BACKGROUND: Evidence shows that physical activity improves outcomes for cancer survivors. However, its adoption and maintenance is difficult. Various interventions are used to achieve this, including patient education materials, but little is known about their effectiveness to enable people to achieve and maintain recommended physical activity levels.
AIMS: To determine the effectiveness of patient education materials promoting physical activity among adult cancer survivors. METH-ODS: We searched 19 electronic databases and bibliographies of included studies, with no language restriction. We included, all types of comparative studies assessing the effectiveness of education materials to promote exercise among adult cancer survivors, reporting any patient related outcomes including physical function/fitness, QoL, health status, fatigue, psychological outcomes, adverse events and health-service use/cost. Two reviewers independently assessed study quality and extracted the data. Due to heterogeneity of the included studies, data were summarised narratively.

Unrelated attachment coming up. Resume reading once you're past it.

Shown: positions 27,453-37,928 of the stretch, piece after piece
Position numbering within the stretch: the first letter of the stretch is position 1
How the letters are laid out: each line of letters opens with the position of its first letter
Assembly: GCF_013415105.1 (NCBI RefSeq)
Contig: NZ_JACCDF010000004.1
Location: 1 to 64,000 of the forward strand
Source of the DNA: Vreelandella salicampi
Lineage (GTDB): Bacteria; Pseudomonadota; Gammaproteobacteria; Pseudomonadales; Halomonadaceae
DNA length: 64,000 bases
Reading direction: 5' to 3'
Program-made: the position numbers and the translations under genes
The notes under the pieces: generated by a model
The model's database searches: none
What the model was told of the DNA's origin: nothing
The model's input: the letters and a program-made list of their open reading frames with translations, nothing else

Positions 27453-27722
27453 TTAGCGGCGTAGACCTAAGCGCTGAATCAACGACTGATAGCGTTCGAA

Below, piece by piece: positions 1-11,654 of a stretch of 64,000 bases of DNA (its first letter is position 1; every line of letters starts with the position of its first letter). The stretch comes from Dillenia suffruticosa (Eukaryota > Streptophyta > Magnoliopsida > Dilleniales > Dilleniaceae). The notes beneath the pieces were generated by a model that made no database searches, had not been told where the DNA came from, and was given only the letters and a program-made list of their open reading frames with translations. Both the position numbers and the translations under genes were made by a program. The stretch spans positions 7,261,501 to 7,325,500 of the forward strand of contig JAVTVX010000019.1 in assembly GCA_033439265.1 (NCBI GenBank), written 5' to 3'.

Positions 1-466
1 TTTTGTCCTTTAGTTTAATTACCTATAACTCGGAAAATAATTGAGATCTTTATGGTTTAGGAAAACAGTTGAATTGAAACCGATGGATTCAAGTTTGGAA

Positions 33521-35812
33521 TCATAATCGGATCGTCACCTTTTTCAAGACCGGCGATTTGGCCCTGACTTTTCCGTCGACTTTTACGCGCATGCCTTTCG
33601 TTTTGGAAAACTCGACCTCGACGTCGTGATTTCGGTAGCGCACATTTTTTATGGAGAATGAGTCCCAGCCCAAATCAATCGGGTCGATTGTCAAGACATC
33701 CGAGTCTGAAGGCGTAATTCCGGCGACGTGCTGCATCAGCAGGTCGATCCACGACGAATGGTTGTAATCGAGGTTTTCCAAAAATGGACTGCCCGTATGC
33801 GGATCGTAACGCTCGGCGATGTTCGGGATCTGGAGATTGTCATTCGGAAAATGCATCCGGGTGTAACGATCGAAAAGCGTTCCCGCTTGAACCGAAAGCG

RESULTS: Of88 relevant articles identified, ten reports of seven studies met the inclusion criteria, all were randomised controlled trials. Despite significant heterogeneity and relatively small samples, all studies demonstrated positive outcomes of patient education materials about physical activity, especially significant improvements in physical functioning and QoL. Patient education and motivation were likely to be effective in participants’ behaviour change towards physical activity.
CONCLUSIONS: We found some evidence that physical activity advice based on models of behaviour change leads to moderate increase in physical activity in short-medium term (~12 months). Continuing counselling played an additional role in improving adherence. How-ever, it was unclear whether physical activity education had long term benefits.